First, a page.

Graham Reid | | 1 min read
Auckland academic, former New Zealand Poet Laureate, award-magnet Selina Tusitala March – the first person of Pacific Island descent to get a PhD in English at the University of Auckland – has appeared a couple of times previously at Elsewhere with her poems Fast Talking PI and Guys Like Gaugin.
But this self-illustrated book takes her in another direction, back through a personal story about how her big and sometimes unruly hair made her self-conscious when she was 10, was sometimes the subject of ridicule (hence the title) and set her apart . . . until another mophead entered her orbit.
It was poet Sam Hunt – also tall and thin --who came to her school with his wild hair and wild words.
In not so many words she, as a teenager, saw a kindred spirit . . . and he didn't care what people thought.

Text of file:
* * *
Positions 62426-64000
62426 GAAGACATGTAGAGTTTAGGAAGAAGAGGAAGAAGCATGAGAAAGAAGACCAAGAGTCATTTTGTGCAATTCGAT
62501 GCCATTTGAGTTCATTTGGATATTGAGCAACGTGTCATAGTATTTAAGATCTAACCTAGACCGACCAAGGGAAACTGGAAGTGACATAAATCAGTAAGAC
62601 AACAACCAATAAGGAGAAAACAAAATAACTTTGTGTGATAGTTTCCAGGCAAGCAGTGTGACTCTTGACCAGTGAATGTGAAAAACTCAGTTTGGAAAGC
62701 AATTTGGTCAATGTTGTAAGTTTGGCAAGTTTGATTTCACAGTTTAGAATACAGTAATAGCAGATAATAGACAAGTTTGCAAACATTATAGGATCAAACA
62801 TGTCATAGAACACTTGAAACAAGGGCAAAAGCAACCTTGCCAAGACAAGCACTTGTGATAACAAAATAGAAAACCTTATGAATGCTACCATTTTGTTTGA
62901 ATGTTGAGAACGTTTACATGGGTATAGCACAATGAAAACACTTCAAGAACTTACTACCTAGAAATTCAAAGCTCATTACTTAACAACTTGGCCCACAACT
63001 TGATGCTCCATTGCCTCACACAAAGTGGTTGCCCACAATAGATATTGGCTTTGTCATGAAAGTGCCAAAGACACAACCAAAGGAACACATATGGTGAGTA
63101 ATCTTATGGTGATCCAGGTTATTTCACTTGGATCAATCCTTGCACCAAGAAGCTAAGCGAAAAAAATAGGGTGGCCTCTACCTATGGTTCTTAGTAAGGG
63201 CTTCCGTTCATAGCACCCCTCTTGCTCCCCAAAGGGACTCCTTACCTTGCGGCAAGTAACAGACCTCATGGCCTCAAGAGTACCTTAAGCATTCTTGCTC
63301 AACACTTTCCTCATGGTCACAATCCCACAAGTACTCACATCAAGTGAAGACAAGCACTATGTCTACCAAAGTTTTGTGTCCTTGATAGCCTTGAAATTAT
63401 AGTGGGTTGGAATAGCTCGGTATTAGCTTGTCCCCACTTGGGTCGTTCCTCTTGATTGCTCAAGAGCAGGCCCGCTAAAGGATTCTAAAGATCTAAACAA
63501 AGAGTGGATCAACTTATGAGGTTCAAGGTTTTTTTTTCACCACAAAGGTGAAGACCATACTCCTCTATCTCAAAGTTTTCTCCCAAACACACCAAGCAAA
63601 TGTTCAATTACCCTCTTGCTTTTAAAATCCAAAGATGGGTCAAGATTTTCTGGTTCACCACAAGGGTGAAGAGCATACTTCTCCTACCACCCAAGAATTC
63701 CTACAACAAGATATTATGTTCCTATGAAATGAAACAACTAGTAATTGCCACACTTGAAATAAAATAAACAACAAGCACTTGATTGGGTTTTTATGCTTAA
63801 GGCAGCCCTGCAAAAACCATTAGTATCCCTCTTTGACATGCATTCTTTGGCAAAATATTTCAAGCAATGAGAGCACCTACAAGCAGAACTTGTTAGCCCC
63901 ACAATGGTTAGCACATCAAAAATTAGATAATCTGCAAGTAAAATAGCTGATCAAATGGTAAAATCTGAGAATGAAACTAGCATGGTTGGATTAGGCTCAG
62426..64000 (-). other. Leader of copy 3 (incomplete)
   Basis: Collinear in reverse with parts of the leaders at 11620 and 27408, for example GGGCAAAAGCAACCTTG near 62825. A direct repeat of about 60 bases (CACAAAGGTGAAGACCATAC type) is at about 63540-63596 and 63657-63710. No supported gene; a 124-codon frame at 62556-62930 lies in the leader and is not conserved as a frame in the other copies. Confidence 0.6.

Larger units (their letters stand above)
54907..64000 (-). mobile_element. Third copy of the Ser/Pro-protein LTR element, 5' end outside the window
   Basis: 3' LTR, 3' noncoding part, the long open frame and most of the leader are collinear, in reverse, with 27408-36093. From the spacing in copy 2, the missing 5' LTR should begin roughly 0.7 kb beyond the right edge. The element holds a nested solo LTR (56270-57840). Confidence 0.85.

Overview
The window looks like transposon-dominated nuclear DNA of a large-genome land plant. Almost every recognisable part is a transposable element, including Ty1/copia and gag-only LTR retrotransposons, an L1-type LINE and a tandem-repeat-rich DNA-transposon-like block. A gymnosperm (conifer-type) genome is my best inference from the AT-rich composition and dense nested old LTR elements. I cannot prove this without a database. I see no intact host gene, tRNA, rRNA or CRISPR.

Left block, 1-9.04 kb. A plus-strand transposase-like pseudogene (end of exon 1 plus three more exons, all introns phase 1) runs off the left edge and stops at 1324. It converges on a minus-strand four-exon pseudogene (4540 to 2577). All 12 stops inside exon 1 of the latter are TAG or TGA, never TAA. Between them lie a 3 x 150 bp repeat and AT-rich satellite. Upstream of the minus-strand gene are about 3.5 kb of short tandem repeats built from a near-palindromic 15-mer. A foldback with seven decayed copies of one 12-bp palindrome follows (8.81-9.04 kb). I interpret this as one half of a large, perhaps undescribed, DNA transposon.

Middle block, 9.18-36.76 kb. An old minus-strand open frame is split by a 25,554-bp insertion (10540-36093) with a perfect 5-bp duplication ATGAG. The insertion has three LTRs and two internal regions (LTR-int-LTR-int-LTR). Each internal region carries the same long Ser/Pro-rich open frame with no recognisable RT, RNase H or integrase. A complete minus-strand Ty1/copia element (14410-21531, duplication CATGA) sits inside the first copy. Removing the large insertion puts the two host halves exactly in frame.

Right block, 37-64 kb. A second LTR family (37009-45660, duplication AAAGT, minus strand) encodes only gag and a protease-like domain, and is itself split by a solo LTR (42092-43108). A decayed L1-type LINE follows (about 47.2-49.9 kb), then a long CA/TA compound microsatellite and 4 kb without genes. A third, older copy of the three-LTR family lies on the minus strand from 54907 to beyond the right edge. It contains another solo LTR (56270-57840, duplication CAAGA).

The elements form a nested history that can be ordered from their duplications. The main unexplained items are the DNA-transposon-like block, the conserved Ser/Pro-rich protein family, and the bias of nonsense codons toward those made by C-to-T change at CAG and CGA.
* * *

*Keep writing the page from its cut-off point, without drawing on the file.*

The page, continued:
“We were the same kind of different.”
And so her short story goes across spacious pages of idiosyncratic drawings of her multi-culti family background (Samoan, Tuvaluan, Scottish, English, French), the mop in the garage which was also tall and thin and had a wild head of “hair” and the tokotoko made for her when she became Poet Laureate.
And it too had a wild head.
This is a delightful story which is not just affirming but opens up discussions for young people about their own heritage, their own differences to accept and embrace, about pursuing a passion and so much more.
It is witty and self-effacing, places her considerable successes within the context of a woman with big hair and a job to do (poetry, of course).
And it has a neat circularity when she encounters a young boy on the ferry home to Waiheke who makes fun of her tokotoko.
“Do you want to hear a story?”
“Um . . . ok”
“When I was 10 . . .”
MOPHEAD by SELINA TUSITALA MARSH (Auckland University Press $24.99)